Innovation is the DNA of growth – Kaunas University of Technology (KTU)

  • 2024-05-23

University-industry collaboration has a vast potential to drive innovation. During the COVID-19 pandemic, the world has witnessed some astonishing examples of it. Despite the restrictions, university and industry teams found ways of coming together to fast-track new projects and address the challenges.

“Not all companies need to collaborate with research, but every one of them would benefit from implementing innovation in their practices. Of course, university-industry collaboration is a must for the companies that are developing new products or services or wish to get the full picture of their internal processes,” says Mindaugas Bulota, the Head of the National Innovation and Entrepreneurship Centre at Kaunas University of Technology (KTU).

Innovation is the DNA of growth – this has been confirmed both by research and business practitioners. Studies reveal that the best companies are focusing more on innovation overall and spend more time on radical innovation. Also, they are oriented towards risk-taking and employ long-term strategies.

The above-mentioned results were drawn from responses from PDMA’s 2021 Global Best Practices Research, which investigated 651 companies in 37 countries. However, this study is not the only one claiming that innovation plays a critical role in the effectiveness of organisations. Rather often, it is pointed out that in the free market, companies will always feel compelled to innovate – if the surroundings change constantly, companies will need to adapt.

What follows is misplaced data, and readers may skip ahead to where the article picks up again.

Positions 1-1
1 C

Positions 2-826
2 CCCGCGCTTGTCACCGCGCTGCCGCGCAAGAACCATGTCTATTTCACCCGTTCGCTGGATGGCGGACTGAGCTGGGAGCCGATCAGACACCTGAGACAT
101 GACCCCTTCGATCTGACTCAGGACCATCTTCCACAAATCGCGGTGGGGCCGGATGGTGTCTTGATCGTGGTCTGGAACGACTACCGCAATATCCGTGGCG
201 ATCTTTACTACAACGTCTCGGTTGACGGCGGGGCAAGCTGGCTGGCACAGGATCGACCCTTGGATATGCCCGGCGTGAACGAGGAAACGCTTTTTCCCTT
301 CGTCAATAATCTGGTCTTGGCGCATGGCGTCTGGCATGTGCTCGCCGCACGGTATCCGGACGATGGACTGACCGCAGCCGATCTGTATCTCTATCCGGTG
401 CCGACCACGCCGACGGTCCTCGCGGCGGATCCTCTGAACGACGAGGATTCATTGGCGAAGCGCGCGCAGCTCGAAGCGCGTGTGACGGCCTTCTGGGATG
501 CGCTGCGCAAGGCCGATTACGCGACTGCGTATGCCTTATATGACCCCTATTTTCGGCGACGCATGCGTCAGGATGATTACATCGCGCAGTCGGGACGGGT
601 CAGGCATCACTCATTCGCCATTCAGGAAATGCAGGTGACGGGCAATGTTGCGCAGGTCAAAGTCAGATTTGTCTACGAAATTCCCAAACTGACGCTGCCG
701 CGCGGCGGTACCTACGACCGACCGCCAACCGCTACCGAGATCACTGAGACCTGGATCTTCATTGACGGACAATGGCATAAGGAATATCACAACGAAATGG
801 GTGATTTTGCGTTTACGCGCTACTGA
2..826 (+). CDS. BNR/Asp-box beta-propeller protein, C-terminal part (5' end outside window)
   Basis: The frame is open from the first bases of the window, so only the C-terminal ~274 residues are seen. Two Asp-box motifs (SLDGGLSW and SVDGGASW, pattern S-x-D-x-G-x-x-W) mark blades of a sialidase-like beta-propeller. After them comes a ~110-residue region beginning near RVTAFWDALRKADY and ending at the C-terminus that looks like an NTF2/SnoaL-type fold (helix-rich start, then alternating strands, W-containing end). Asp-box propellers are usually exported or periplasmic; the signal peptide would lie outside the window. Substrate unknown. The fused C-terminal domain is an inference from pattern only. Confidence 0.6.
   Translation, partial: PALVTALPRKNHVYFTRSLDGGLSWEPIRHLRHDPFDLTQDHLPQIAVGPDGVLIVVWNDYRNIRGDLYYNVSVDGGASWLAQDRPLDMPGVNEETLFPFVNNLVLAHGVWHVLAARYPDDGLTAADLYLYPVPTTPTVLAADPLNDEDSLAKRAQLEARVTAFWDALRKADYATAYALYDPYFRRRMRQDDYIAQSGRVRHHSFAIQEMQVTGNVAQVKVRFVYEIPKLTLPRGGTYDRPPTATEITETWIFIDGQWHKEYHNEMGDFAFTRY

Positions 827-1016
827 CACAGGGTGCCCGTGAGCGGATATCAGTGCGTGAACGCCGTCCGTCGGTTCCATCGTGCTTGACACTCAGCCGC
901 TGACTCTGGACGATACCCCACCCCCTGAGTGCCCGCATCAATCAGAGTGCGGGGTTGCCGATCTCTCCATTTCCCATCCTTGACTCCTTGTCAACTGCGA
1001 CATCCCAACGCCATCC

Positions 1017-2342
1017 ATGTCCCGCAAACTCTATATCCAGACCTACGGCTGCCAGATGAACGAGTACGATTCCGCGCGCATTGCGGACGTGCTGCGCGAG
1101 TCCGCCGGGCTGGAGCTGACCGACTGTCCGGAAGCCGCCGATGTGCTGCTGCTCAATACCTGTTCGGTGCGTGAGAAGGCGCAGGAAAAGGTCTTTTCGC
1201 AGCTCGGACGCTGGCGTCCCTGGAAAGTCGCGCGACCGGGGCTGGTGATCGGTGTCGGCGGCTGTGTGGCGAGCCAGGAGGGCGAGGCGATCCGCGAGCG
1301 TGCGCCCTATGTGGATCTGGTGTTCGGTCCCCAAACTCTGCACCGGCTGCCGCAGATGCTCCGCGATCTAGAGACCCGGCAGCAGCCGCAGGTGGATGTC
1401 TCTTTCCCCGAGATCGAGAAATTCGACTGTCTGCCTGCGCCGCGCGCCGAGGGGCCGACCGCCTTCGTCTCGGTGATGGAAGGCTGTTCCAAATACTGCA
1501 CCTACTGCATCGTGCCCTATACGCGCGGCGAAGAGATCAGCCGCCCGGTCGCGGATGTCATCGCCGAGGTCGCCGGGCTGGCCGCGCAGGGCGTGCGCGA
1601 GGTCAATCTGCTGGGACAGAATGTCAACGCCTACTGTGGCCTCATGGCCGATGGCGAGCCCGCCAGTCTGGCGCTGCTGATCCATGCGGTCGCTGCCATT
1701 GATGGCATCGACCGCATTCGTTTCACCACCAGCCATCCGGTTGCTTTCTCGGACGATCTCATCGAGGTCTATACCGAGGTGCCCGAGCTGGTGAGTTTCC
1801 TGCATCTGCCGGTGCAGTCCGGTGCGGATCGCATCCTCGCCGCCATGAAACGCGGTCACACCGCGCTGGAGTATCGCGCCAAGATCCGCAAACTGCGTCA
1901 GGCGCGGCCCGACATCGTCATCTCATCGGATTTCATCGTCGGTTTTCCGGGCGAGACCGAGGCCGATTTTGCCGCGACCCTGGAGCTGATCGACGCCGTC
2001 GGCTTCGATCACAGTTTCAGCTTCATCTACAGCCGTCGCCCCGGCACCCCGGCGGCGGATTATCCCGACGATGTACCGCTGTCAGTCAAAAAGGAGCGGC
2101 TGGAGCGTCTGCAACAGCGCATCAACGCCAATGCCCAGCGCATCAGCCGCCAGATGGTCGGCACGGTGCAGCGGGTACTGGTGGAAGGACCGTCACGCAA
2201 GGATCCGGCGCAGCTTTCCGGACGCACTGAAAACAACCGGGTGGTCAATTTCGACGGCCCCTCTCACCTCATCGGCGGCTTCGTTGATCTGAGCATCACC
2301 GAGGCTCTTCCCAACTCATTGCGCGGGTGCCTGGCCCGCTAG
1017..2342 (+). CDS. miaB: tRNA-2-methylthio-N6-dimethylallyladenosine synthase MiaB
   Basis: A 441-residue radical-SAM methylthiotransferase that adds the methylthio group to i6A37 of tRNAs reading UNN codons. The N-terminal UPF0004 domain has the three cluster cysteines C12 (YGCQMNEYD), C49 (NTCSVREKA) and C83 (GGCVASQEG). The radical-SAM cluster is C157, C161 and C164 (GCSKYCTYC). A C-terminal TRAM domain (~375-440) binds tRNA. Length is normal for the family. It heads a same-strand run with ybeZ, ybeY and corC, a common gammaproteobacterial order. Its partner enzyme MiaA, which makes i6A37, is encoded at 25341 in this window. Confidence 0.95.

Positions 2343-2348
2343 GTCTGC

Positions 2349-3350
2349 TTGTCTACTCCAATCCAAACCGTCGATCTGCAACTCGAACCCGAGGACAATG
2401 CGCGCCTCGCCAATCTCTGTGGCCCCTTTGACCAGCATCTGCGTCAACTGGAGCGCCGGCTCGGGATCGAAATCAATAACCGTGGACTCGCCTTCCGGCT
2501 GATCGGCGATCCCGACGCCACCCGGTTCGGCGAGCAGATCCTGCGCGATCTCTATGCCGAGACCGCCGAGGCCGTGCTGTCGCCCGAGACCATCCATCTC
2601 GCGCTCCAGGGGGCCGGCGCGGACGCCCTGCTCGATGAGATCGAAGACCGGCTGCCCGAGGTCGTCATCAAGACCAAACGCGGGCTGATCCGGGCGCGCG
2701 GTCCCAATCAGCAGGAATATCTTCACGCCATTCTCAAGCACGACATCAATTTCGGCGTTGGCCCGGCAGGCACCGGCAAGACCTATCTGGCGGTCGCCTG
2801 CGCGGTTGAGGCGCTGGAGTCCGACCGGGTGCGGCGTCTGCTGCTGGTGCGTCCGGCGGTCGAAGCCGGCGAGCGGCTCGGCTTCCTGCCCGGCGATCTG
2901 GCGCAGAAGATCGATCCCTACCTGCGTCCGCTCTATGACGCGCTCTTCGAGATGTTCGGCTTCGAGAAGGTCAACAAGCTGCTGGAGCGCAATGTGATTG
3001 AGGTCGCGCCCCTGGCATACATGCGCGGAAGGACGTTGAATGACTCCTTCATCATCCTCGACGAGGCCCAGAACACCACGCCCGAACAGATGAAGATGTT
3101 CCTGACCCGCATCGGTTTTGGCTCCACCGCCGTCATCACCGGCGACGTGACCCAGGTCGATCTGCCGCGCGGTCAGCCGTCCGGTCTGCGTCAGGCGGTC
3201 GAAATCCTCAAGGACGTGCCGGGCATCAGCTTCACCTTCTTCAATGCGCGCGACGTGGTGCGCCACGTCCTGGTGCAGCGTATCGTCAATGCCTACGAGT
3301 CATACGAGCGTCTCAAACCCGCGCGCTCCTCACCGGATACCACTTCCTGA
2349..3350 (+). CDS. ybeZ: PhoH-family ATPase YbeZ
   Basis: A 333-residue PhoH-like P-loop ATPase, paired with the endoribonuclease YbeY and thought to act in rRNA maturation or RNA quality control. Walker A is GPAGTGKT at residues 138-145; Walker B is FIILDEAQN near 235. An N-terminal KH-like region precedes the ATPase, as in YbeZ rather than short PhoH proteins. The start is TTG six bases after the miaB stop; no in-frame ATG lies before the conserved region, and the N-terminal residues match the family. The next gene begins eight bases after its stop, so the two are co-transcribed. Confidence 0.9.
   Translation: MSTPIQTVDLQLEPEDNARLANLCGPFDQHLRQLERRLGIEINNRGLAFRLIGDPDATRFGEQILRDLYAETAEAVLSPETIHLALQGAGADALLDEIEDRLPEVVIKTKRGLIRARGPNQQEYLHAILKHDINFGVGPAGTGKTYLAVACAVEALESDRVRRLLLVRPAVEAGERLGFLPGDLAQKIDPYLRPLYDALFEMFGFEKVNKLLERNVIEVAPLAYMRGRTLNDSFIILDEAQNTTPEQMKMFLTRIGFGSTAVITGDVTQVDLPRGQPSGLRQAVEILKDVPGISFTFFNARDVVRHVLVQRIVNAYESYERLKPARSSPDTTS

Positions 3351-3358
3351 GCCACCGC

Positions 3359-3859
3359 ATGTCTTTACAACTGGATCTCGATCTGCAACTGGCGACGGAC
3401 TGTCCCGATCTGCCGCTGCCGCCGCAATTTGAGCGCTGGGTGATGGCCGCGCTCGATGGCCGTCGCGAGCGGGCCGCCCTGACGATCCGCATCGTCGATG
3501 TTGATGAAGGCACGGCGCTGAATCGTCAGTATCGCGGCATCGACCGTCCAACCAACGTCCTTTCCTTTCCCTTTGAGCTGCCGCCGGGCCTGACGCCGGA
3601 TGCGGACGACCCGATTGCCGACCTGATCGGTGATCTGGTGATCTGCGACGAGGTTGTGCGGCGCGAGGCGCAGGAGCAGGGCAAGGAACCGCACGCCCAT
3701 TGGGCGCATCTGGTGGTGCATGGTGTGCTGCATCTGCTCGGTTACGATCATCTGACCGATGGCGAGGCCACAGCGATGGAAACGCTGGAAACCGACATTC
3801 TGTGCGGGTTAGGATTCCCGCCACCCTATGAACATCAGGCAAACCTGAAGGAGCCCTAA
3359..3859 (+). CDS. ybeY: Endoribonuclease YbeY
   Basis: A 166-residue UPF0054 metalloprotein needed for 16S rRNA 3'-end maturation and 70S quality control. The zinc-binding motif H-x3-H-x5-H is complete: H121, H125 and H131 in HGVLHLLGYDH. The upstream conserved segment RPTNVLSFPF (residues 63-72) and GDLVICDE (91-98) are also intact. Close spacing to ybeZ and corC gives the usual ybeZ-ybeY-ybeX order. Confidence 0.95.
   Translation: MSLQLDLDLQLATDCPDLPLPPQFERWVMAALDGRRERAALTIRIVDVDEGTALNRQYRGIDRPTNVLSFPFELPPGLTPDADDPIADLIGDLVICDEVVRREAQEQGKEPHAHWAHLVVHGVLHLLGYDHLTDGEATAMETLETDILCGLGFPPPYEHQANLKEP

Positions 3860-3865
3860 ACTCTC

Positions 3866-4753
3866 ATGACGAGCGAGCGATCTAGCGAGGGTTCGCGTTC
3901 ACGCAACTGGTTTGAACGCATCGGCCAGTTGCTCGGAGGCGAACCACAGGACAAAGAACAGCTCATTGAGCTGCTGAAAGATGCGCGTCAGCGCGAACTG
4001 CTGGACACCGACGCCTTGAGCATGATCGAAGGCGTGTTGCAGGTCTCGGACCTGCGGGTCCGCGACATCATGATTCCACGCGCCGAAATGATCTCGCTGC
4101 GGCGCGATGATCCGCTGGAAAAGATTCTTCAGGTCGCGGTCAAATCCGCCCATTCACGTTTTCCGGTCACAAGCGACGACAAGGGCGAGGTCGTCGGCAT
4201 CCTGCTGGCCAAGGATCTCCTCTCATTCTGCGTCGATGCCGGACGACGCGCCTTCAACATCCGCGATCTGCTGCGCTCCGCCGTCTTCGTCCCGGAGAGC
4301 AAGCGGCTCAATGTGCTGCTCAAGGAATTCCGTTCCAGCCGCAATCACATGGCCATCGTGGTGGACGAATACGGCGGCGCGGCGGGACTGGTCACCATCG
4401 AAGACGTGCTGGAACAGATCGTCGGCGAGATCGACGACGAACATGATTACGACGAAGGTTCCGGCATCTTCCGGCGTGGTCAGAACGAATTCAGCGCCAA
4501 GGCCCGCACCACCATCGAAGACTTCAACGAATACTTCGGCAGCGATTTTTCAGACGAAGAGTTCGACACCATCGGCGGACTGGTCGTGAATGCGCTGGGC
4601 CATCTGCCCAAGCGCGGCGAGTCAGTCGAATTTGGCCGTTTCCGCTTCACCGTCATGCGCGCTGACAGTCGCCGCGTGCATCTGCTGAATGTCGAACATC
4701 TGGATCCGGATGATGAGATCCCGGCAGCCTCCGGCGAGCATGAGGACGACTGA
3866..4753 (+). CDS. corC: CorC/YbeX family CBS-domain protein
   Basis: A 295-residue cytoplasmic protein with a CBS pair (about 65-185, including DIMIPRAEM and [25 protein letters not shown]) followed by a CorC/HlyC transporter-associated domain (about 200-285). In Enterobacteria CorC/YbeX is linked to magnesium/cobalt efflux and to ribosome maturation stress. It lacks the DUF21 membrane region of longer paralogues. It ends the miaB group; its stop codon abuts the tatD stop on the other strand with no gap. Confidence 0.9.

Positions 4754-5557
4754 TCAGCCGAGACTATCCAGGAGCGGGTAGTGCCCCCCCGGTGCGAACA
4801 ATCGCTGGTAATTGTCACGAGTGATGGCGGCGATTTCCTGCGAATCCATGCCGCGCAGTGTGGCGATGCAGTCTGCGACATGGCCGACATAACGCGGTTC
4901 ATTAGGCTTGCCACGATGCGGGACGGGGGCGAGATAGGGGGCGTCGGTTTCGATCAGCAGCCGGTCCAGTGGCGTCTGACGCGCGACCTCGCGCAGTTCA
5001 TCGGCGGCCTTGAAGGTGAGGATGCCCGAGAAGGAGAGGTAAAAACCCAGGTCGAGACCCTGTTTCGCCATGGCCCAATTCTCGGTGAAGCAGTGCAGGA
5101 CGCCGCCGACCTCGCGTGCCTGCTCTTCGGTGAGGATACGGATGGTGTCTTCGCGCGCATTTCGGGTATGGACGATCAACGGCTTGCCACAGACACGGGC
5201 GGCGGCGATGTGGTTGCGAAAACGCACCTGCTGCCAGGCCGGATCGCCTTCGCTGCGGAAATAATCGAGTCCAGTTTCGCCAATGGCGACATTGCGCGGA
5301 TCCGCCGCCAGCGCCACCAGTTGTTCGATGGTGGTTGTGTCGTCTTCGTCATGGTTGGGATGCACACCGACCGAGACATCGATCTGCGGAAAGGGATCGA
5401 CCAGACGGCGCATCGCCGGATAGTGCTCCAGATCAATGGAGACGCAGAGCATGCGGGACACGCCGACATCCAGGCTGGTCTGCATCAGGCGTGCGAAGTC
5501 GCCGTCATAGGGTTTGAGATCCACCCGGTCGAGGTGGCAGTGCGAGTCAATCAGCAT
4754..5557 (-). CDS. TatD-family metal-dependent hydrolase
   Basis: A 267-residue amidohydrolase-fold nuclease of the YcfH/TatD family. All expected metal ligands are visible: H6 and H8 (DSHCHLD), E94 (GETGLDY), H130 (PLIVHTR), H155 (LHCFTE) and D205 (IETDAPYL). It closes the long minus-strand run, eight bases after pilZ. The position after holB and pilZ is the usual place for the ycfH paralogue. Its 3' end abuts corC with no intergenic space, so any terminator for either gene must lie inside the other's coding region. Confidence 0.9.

KTU – the most successful international research partner in Lithuania

European Union has been investing in research and innovation since 1984 when EU Research and Innovation Framework Programme, the first of multiannual framework programmes, was launched. Since then, KTU has attracted EUR 33.2 million of EU’s research funds. This is the best result in Lithuania.

“Although this is a significant amount of money, the main gain is not financial. As all international projects are carried out together with partners, the exchange of knowledge takes place. This ‘imported’ knowledge is transferred into the study process. In the end, the business benefits from competitive University graduates joining their teams,” says Bulota.

KTU is a leader in the Baltic states in university-industry collaboration, which takes place in different formats – from students’ visits to companies, and participation in KTU Wanted Career Days to specialised research services. The university has over 100 long-term partners who periodically participate in common activities.

According to Vilma Karoblienė, Head of the KTU Research and Innovation Project Centre, the university has connections with the leading institutions across Europe, thanks to EU research and innovation funding programmes. This increases the competitive edge of the whole country.